• Income-related Employment and Support Allowance
  • Income Support
  • Working Tax Credit
  • Child Tax Credit
  • Housing Benefit

How much?

The benefits calculator on the GOV.UK website estimates what benefit contributions you are entitled to.

And here’s our summary of how Universal Credit will affect claimants:

Income-based Jobseeker’s Allowance

The first payment is made after seven days. A Claimant Commitment will detail the tasks you will need to complete to remain eligible for payments. And you will have to attend regular appointments at the Jobcentre.

Income-related Employment and Support Allowance

With Universal Credit, claimants no longer have a cap on the number of hours you can work.

Universal Credit payments will be reduced in relation to the level of your income increase. Universal Credits are reduced gradually and if you are not earning enough you are entitled to top-up contributions.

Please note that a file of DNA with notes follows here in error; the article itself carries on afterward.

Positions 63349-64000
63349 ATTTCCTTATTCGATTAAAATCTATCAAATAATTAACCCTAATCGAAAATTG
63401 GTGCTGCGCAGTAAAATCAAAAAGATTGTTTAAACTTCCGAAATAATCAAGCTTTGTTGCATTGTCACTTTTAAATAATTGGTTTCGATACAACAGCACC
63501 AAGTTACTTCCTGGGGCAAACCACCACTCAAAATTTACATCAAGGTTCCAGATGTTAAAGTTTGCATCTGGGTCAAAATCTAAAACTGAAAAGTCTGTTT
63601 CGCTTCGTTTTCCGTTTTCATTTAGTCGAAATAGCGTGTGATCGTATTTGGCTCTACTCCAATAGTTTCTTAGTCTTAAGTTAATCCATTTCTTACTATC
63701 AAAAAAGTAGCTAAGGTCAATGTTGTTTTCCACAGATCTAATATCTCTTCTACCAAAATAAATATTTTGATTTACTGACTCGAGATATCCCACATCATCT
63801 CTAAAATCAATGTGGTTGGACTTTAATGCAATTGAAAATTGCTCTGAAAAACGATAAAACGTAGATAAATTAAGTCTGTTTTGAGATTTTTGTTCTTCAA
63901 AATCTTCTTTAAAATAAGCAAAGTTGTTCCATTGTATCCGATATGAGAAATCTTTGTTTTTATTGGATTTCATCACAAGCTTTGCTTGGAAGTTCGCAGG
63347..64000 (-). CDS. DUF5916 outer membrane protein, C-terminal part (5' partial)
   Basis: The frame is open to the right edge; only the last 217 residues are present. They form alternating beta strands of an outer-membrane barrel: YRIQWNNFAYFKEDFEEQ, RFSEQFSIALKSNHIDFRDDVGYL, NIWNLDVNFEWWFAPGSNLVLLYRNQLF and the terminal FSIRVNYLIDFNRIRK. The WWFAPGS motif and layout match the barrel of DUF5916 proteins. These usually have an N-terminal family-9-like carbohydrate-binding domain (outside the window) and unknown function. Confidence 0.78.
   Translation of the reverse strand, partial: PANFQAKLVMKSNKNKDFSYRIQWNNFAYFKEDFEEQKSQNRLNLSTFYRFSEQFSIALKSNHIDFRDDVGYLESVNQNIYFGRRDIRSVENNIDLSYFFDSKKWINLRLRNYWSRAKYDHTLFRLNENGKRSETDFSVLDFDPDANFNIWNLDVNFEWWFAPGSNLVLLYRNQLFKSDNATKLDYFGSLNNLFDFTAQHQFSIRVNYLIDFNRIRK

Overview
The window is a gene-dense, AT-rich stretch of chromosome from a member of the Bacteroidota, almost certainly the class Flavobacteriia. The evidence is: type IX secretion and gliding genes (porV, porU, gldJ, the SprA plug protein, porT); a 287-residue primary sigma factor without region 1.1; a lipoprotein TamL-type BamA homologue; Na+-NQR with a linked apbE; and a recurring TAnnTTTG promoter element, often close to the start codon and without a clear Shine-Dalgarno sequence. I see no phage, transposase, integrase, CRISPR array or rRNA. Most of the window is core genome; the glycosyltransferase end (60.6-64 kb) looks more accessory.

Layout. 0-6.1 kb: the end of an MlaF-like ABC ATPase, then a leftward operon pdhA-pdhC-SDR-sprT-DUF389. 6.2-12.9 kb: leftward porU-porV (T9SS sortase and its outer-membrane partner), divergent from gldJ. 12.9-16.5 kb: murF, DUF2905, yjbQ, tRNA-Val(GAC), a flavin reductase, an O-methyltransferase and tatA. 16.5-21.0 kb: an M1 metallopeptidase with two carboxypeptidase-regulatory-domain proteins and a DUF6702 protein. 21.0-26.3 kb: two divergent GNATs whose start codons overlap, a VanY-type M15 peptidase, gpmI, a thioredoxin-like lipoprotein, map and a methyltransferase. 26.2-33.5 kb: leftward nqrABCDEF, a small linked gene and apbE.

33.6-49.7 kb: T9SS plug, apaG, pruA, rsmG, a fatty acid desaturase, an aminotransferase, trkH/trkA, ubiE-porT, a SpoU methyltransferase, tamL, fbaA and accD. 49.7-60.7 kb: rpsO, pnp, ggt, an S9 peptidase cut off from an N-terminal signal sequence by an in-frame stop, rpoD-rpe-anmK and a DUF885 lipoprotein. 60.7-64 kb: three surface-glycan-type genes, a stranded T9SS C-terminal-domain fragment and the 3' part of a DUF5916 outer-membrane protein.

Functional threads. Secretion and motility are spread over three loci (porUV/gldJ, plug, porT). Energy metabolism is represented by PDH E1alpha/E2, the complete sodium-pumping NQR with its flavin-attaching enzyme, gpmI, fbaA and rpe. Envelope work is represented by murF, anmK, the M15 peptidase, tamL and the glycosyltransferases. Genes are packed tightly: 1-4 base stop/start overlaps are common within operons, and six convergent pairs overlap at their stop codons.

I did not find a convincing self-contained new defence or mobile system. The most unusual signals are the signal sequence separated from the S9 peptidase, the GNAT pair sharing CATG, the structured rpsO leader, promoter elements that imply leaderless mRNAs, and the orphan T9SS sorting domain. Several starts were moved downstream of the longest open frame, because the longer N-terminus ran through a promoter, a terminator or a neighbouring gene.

New rules for young adults aged 18 to 21

From April 2017 Universal Credit claimants in this category will have to attend a Youth Obligation programme for six months. Following this they will be expected to apply for apprenticeships, traineeships or work placements.

Income Support

Universal Credit will eventually replace this benefit.

Working Tax Credits

If you become unemployed and begin claiming Universal Credit your working tax credits will stop. Also, if you begin living with a partner who receives Universal Credit your tax credits will stop as you become joint claimants.

Child Tax Credits

Universal Credits will replace Child Tax Credits, Tax Credits contributing towards childcare plus any additional payments. The additional payments cover contributions you receive towards childcare if you’re working, these can be up to 70% of registered childcare costs.

Housing Benefit